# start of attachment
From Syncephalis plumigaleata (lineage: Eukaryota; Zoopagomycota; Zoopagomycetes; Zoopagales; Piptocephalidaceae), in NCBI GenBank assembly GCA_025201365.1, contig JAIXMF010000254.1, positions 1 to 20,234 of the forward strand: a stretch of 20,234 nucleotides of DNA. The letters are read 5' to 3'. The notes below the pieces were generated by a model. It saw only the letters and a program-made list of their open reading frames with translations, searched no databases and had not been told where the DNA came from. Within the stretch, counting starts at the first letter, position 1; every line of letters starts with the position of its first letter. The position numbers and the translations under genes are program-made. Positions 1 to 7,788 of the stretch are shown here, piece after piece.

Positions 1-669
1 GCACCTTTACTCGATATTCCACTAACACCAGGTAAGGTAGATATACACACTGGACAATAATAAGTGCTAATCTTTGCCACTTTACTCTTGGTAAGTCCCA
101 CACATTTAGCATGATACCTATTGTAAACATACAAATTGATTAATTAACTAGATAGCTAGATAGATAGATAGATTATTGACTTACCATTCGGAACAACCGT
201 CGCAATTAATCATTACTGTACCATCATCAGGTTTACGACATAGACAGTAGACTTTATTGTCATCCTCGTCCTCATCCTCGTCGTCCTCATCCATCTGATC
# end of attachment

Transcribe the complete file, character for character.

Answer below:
From Syncephalis plumigaleata (lineage: Eukaryota; Zoopagomycota; Zoopagomycetes; Zoopagales; Piptocephalidaceae), in NCBI GenBank assembly GCA_025201365.1, contig JAIXMF010000254.1, positions 1 to 20,234 of the forward strand: a stretch of 20,234 nucleotides of DNA. The letters are read 5' to 3'. The notes below the pieces were generated by a model. It saw only the letters and a program-made list of their open reading frames with translations, searched no databases and had not been told where the DNA came from. Within the stretch, counting starts at the first letter, position 1; every line of letters starts with the position of its first letter. The position numbers and the translations under genes are program-made. Positions 1 to 7,788 of the stretch are shown here, piece after piece.

Positions 1-669
1 GCACCTTTACTCGATATTCCACTAACACCAGGTAAGGTAGATATACACACTGGACAATAATAAGTGCTAATCTTTGCCACTTTACTCTTGGTAAGTCCCA
101 CACATTTAGCATGATACCTATTGTAAACATACAAATTGATTAATTAACTAGATAGCTAGATAGATAGATAGATTATTGACTTACCATTCGGAACAACCGT
201 CGCAATTAATCATTACTGTACCATCATCAGGTTTACGACATAGACAGTAGACTTTATTGTCATCCTCGTCCTCATCCTCGTCGTCCTCATCCATCTGATC